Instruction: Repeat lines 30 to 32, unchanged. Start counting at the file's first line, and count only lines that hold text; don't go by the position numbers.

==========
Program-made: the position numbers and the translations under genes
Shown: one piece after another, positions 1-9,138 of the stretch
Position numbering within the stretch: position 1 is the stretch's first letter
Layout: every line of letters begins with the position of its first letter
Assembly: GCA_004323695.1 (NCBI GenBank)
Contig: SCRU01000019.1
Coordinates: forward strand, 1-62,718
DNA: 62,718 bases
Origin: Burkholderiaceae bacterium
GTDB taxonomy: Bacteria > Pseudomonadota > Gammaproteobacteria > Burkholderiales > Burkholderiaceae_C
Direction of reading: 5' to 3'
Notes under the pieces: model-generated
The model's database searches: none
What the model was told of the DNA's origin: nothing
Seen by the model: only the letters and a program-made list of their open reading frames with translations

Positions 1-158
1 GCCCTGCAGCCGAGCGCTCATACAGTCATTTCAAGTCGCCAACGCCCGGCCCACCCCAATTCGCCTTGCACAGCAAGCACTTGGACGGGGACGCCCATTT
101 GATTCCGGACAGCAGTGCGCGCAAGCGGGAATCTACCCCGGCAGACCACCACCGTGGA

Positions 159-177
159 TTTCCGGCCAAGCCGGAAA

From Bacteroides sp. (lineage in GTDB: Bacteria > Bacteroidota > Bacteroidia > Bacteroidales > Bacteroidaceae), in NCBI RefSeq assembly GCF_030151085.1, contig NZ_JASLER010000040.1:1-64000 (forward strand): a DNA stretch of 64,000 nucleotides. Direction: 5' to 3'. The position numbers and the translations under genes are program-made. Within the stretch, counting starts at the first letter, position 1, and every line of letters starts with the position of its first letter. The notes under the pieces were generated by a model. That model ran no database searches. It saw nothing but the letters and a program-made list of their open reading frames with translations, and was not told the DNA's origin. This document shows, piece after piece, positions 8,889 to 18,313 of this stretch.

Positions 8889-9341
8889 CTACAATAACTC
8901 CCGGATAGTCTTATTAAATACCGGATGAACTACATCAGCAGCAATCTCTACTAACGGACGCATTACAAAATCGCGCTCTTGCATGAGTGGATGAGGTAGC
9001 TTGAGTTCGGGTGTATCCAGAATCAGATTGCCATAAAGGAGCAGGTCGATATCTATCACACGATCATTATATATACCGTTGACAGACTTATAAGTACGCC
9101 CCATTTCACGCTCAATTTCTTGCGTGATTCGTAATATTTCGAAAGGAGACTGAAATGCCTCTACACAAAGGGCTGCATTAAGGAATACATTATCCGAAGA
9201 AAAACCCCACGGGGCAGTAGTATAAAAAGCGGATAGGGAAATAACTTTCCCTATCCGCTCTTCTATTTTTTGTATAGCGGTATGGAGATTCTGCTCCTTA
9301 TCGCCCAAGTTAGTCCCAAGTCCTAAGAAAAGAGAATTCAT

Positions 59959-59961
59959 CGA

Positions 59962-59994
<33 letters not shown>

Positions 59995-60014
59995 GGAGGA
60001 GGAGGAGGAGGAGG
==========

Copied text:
59959 CGA

Positions 59962-59994
<33 letters not shown>